Demystifying Economics

The study of economics is critical since it weaves through everyone’s life and every aspect of society.

 

By Barbara Melendez

    USF News

 

TAMPA, Fla. (Jan. 11, 2011) – Everyone is hoping for better economic headlines in 2011 but if news about the economy flies over your head or makes you anxious because you barely comprehend what it’s all about, a couple of courses that deal with money matters just might help.

 

They’re not for economics and business majors only.   

 

You don’t need to become an expert to, at the very least, equip yourself with key terms and concepts. To have a fighting chance in a world of powerful economic forces, it certainly can’t hurt to understand the financial dimensions of your life and how you fit into the big economic picture – regardless of your profession. 

 

“Economics affects every area of life, every area of society,” says University of South Florida Department of Economics Chair Kwabena Gyimah-Brempong.  “There is the economics of health care, economics of the environment, economics of developing countries, labor economics, economic history and the  history of economic thought.  The arts have an economic impact.  Even the economics of religion and the economics of politics are being studied. 

 

“If the current global economic crisis that has grown throughout this past year teaches us one thing, it is the need for a strong dose of economic knowledge by policy makers.  Can we predict where the future and where the global economy is headed?  Maybe not, because too many things we cannot control affect the economy.  However, economic knowledge will help us craft a better response to any changes.”

 

He says there are really only two basic concepts to know – the two underlying principles of economics –cost/benefit and incentives.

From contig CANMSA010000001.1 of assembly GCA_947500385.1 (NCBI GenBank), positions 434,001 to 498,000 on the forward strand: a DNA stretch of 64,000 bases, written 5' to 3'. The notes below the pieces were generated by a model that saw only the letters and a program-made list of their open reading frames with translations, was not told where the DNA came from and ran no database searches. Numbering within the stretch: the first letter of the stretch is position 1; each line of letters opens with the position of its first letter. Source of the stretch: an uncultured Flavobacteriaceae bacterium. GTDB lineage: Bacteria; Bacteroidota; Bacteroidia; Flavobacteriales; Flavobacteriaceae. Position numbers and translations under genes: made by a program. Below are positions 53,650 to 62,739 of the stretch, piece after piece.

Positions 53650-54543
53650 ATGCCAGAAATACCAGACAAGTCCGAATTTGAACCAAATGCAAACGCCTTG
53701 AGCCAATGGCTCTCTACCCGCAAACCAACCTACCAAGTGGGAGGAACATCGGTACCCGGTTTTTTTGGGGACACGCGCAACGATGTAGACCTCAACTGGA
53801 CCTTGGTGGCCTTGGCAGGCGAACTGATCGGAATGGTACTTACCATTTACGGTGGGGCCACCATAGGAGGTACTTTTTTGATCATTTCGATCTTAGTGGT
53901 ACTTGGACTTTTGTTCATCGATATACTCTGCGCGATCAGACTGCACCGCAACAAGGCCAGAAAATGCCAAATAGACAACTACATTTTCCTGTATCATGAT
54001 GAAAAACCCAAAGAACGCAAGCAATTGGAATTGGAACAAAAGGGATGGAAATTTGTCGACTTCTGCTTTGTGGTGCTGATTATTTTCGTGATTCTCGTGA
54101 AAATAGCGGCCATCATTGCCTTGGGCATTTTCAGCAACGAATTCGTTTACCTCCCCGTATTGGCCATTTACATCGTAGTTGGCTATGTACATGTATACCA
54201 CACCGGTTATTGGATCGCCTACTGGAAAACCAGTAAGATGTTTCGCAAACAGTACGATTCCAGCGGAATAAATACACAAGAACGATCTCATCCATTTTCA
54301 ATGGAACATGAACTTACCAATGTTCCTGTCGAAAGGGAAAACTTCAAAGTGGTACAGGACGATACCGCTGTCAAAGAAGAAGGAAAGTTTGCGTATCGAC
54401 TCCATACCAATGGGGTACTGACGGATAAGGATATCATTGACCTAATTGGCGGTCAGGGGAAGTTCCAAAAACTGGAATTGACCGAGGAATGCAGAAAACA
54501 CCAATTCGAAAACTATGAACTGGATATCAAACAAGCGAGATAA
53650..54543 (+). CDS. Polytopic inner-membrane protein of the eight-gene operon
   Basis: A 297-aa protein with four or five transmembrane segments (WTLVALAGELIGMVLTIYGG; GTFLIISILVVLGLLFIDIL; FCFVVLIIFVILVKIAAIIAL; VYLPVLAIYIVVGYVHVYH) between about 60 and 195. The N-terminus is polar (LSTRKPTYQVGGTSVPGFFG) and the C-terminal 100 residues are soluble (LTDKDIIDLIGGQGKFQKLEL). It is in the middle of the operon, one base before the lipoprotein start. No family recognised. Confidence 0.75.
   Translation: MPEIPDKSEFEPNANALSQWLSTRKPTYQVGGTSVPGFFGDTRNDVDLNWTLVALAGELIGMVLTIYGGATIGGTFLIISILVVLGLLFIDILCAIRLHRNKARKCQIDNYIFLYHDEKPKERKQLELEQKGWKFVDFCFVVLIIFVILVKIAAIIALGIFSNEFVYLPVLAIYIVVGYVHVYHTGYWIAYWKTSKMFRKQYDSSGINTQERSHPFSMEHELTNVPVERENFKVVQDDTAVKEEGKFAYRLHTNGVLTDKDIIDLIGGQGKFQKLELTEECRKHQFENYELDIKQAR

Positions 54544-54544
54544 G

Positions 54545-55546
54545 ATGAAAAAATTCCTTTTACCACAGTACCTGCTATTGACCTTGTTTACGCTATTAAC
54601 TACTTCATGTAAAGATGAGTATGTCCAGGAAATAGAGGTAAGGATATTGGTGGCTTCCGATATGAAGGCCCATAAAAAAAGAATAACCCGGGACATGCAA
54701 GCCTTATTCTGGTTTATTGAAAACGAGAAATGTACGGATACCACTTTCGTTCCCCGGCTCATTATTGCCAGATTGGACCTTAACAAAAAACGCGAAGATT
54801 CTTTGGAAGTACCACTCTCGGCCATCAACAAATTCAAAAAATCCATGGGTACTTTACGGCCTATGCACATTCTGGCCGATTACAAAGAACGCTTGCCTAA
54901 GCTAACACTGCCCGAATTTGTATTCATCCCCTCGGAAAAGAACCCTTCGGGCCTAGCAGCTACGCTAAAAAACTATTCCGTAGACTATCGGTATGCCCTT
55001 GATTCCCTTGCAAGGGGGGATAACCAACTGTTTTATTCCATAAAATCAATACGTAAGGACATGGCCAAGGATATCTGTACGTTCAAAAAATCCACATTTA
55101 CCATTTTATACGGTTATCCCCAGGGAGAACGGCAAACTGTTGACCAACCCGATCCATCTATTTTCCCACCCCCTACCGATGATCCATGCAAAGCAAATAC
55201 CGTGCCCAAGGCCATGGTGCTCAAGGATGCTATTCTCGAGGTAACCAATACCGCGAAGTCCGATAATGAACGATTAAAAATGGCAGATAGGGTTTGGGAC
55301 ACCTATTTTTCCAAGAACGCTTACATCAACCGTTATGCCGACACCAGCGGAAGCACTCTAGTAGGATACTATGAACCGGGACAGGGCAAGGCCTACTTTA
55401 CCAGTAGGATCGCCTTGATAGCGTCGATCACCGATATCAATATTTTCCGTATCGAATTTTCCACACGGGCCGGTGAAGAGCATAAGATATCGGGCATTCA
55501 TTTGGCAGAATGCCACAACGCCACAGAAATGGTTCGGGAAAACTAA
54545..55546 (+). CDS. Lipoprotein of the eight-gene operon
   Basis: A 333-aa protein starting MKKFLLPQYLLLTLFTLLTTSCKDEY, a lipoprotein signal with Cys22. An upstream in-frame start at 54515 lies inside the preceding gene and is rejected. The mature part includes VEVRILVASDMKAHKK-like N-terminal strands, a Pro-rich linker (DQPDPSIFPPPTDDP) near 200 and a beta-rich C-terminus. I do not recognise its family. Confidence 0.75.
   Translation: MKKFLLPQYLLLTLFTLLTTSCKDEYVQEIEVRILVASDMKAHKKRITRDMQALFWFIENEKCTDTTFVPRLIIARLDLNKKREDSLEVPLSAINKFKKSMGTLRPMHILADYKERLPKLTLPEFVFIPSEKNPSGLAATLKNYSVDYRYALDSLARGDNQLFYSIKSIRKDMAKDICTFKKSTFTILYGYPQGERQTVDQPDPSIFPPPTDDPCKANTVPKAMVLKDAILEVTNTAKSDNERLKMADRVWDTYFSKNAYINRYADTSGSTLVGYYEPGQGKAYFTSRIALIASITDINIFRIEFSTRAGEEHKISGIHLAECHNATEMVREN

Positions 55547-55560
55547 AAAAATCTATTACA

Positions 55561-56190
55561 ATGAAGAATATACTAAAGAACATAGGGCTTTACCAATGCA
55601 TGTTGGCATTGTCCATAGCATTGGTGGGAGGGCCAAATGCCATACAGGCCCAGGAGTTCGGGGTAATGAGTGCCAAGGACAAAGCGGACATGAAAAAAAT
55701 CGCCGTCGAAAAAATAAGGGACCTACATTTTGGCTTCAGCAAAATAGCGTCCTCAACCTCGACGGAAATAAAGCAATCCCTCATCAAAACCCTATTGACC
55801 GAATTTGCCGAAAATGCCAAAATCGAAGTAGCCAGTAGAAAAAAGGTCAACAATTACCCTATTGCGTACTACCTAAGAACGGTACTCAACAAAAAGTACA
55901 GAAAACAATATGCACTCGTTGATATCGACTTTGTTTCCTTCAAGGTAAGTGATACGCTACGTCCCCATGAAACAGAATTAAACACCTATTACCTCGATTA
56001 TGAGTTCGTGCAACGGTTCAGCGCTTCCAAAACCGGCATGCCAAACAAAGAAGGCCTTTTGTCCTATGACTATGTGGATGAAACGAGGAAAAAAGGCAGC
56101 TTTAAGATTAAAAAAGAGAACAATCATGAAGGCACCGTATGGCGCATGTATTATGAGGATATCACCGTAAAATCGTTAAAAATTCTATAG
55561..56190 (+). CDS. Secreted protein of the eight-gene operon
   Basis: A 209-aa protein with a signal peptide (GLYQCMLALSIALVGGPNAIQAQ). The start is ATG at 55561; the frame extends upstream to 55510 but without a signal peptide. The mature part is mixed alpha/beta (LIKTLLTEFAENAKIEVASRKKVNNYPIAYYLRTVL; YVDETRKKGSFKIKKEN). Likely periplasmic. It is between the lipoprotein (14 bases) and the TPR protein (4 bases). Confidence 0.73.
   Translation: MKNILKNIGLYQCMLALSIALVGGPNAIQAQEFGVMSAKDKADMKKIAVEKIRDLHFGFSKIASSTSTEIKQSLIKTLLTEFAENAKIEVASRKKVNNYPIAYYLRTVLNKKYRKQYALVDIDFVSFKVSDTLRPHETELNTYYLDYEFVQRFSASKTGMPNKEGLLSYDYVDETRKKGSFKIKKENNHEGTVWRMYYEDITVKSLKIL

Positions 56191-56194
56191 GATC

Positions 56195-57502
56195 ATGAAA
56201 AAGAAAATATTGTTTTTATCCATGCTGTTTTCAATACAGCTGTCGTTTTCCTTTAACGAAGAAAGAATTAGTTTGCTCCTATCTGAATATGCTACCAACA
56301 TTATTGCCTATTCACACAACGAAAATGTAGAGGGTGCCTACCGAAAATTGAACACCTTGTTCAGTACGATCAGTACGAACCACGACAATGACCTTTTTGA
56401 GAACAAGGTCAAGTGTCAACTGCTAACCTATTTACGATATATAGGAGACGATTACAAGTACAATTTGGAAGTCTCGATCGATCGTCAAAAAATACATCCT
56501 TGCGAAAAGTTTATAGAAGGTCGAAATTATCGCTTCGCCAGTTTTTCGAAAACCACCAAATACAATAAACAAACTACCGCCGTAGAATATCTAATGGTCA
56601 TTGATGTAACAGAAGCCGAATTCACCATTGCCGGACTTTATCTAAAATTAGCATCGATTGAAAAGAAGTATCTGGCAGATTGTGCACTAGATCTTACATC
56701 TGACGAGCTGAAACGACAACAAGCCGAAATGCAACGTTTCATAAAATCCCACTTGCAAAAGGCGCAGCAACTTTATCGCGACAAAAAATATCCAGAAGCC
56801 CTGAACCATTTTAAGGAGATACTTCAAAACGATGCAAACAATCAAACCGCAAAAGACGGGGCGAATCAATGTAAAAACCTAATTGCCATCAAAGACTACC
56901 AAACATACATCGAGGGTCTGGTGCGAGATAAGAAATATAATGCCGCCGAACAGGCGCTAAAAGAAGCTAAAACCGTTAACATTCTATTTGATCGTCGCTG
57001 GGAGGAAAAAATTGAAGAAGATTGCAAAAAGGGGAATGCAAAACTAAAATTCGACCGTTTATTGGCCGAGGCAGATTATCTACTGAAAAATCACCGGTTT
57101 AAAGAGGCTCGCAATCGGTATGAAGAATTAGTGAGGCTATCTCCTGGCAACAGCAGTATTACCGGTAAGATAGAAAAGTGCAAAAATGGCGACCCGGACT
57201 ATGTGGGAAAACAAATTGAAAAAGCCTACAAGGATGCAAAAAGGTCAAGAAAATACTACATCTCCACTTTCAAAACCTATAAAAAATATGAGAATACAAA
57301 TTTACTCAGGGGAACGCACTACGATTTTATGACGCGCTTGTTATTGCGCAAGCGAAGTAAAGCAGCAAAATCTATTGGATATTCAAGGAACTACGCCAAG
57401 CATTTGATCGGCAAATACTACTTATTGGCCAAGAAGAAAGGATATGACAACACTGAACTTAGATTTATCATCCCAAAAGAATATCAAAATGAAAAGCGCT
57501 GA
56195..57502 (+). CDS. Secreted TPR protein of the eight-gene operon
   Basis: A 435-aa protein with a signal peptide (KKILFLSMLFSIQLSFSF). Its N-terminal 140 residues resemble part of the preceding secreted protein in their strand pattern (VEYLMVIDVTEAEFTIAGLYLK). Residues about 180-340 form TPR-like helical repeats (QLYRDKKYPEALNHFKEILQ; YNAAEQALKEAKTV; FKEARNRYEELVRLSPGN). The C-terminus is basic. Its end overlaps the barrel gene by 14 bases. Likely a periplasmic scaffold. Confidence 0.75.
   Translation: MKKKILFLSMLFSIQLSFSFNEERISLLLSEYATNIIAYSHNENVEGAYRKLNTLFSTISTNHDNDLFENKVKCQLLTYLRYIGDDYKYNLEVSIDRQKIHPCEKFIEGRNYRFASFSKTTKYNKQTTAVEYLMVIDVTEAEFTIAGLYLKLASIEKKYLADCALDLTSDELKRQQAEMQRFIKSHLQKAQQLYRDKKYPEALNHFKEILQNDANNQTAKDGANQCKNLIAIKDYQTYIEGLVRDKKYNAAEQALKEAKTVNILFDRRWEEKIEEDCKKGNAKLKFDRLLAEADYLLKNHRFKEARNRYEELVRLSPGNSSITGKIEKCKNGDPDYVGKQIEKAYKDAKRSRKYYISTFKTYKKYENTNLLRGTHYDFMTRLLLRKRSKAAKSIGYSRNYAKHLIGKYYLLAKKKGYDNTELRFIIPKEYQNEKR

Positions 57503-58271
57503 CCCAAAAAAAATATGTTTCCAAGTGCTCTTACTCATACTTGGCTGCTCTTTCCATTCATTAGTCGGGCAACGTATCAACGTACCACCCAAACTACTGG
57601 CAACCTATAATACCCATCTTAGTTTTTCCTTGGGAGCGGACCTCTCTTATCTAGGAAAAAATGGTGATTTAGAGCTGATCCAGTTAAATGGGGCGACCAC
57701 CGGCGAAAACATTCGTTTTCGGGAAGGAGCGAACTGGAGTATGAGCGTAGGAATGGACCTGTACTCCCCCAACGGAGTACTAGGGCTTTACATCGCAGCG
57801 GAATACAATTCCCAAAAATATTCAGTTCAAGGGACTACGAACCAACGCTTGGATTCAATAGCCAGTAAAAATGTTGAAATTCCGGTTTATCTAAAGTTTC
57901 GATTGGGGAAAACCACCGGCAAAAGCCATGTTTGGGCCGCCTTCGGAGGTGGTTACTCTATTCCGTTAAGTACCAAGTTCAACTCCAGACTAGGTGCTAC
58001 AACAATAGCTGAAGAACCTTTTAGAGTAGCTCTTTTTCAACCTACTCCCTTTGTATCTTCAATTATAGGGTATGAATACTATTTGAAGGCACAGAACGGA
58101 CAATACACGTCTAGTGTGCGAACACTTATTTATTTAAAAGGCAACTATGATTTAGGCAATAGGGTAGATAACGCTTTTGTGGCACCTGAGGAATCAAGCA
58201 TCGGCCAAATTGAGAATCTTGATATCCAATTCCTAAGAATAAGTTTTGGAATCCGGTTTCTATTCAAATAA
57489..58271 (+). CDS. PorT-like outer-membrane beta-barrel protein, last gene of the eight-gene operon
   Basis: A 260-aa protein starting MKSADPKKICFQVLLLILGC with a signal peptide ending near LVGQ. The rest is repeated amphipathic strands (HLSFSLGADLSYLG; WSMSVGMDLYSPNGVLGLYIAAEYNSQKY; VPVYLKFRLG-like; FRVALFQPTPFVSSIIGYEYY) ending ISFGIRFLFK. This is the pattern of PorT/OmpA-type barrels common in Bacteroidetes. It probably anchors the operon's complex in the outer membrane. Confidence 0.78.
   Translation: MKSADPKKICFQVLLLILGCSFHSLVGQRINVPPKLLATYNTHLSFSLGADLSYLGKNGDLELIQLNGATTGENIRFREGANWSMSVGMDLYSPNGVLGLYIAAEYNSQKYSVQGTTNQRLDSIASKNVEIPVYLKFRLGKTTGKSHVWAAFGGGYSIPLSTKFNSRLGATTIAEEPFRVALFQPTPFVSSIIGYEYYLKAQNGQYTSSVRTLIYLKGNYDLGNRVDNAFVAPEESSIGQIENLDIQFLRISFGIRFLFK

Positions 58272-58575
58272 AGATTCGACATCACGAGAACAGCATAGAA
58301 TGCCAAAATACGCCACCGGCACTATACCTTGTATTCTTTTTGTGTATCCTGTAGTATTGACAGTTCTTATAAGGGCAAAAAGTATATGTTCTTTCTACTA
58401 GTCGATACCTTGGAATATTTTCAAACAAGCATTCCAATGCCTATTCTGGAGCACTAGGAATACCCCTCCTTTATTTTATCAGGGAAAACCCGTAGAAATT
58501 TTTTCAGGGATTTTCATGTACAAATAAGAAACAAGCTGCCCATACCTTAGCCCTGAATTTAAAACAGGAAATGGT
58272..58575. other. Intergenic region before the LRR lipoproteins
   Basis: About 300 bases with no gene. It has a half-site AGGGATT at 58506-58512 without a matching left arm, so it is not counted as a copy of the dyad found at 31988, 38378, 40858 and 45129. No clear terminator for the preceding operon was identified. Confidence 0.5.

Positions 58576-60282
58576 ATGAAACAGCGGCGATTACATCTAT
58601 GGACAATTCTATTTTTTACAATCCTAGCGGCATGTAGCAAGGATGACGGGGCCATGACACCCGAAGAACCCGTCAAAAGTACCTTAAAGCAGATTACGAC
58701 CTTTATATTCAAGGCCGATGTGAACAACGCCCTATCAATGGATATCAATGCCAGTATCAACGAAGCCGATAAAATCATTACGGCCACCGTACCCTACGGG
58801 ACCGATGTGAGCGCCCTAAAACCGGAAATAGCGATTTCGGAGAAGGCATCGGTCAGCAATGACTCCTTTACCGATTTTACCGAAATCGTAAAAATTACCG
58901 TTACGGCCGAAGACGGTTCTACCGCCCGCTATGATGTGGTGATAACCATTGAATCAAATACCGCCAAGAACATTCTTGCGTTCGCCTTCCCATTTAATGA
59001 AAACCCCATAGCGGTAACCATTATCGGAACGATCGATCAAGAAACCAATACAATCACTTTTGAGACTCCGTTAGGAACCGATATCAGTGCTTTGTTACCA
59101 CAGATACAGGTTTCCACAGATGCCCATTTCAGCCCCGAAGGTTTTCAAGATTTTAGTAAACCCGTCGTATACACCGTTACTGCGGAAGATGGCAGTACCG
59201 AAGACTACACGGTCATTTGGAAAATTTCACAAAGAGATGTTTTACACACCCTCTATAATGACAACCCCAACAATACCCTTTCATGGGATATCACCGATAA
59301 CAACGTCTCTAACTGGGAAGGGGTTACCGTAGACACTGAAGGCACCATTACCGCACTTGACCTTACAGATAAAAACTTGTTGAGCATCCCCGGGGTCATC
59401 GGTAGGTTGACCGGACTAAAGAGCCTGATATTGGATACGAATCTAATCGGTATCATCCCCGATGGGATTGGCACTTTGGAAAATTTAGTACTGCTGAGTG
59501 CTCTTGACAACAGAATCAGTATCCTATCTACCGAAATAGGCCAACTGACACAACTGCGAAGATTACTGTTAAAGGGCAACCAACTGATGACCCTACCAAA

“Everything you do has a cost and a benefit,” he said.  “It may or may not be money; it could just as easily be time, energy, or whatever. We are all always balancing benefits against the costs. And secondly, incentives matter, whether they are positive or negative incentives.

 

“Consider the economics of marriage.  If both parties bring a lot into a marriage, breaking up becomes costly, so there is an incentive to stay together.  If one party brings little or nothing, breaking up might represent an improvement in status for that party, so there is little incentive to stay.  You can apply this analysis to just about everything.”

 

Gyimah-Brempong recommends looking at the study of economics the way one would approach a cookbook.  There’s science and art to both cooking and understanding economics. 

 

“Economics provides a way of thinking about the world and important social issues,” Gyimah-Brempong said.  “It’s not like accounting, where you have numbers and a balance sheet.  You take what you learn and combine it with everything you know in varying quantities.  Certain principles hold true but there’s an art to applying them.”